[0043] In some embodiments, the personal content server's DRM module 46 can create a software DRM module for transfer and download into a terminal. In this way, the personal content server's DRM module and the terminal located DRM modules may be made to match one another. Furthermore, the server and terminal implemented DRM modules may contain a function f that can be used to derive a content key Ck and an address to the content server. The derivation may use a nonce and a session identity, as described in above with respect to the “ticket” approach.

[0044]FIG. 5 illustrates a flow diagram 500 that represents one exemplary implementation of a DRM module in the personal content server where no manipulation of content is allowed. As can be seen, the first thing that the server DRM module does is verify that the client or terminal DRM modules are valid at step 502. This verification can be done, for example, via the DRM authority described above. If the verification fails (i.e., one or more of the terminal DRM modules are invalid), then the server DRM module returns to the beginning of the flow diagram. Otherwise, at step 504, the server DRM module obtains the desired DRM protected content, either from a DRM content provider or from a locally stored copy of the content. The server DRM module thereafter verifies that the purchasing party has distribution rights at step 506. It may be that the purchasing party only recently purchased the distribution rights, in which case the server DRM module also update that party's rights information. Thereafter, the server DRM module continues to the distribution stage of the procedure at step 508. On the other hand, if the purchasing party has no distribution rights, then from step 506, the server DRM module returns to the beginning of the procedure.

[0045]FIG. 6 illustrates a flow diagram 600 that represents one exemplary implementation of a DRM module in the personal content sever where manipulation of the content is allowed. The flow diagram 600 has essentially the same first three steps as the flow diagram 500, namely, verification of the terminal DRM modules (step 602), acquisition of the DRM protected content (step 604), and verification of distribution rights (step 606). At step 608, however, the server DRM module is allowed to manipulate the DRM protected content, as will be described further below. After manipulation, the server DRM module continues to the distribution stage of the procedure at step 610.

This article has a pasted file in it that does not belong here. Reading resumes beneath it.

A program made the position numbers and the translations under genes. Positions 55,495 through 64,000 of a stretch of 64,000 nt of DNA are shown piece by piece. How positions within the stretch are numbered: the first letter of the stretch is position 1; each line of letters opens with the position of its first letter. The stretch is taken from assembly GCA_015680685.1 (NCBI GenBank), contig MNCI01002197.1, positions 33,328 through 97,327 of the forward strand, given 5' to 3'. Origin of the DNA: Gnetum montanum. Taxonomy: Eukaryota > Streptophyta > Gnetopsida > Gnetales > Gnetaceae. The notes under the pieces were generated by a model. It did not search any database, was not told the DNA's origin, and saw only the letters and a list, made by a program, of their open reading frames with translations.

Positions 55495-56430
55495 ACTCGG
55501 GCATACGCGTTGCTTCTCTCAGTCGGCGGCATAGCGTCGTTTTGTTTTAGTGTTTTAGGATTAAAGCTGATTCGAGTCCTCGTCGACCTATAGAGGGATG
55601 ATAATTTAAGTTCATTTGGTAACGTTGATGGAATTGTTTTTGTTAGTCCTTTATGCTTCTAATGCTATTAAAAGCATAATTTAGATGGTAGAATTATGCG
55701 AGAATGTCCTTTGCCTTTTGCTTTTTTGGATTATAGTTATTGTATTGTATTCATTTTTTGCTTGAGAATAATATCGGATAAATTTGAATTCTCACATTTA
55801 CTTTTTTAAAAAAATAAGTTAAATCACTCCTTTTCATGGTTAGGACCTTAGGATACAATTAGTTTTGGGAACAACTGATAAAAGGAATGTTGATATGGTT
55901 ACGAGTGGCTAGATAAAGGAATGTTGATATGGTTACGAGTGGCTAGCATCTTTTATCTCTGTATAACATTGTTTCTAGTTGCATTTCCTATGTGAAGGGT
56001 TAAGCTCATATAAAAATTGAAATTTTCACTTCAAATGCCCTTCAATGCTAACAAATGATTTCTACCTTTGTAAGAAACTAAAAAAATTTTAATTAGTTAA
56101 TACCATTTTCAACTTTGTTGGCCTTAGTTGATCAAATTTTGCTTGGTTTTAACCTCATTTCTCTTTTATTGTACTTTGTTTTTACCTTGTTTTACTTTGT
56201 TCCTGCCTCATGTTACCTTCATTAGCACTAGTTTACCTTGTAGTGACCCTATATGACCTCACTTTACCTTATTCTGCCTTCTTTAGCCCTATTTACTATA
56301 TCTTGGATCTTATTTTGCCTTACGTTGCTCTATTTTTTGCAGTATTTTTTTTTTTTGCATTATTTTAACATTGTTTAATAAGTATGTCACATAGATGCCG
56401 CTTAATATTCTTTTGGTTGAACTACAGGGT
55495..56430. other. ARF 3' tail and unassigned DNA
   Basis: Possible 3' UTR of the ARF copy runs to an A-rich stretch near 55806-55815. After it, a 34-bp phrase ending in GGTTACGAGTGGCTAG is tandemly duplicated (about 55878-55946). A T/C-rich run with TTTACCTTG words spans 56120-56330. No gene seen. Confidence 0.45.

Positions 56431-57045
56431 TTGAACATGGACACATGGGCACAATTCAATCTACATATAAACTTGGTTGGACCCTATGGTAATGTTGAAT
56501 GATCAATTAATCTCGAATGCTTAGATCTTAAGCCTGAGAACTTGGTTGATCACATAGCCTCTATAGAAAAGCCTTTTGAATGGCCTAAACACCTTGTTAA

[0046]FIG. 7 illustrates a flow diagram 700 that represents one exemplary implementation of the manipulation process (step 608). As can be seen, in some embodiments, manipulation begins with decryption of the DRM content at step 700 using the encryption key that was provided by the DRM content provider upon purchase of the DRM content. At step 702, reformatting of the content takes place if necessary for the terminal of the purchasing party or any of the involved parties to be able to use the content. After reformatting, the content is tagged or individualized with a watermark at step 704 in accordance with conventional DRM technology. The content is then re-encrypted at step 706 using either the same encryption key as before, or a separate key for some or all of the parties receiving the content. On the other hand, if no reformatting of the content is needed, then the DRM content is simply re-encrypted at step 706 without individualization at step 704.

[0047] While particular embodiments and applications of the present invention have been illustrated and described, it is to be understood that the invention is not limited to the precise construction and compositions disclosed herein, and that modifications and variations may be made to the foregoing without departing from the scope of the invention as defined in the appended claims.

Referenced by
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Classifications
U.S. Classification726/7
International ClassificationG06F21/24, G09C1/00, H04L29/08, H04L29/06, G06F21/00, G06F13/00
Cooperative ClassificationG06F21/10, H04L63/10, H04L63/0457, H04L2463/101, G06F21/6272, G06F2221/0786
European ClassificationG06F21/10, H04L63/04B6, G06F21/62B7, H04L63/10
Legal Events
DateCodeEventDescription
Sep 22, 2003ASAssignment
Owner name: TELEFONAKTIEBOLAGET LM ERICSSON (PUBL), SWEDEN
Free format text: ASSIGNMENT OF ASSIGNORS INTEREST;ASSIGNORS:LINDHOLM, FREDRIK;CARRARA, ELISABETTA;NERBRANT, PER-OLOF;AND OTHERS;REEL/FRAME:013995/0621;SIGNING DATES FROM 20030519 TO 20030521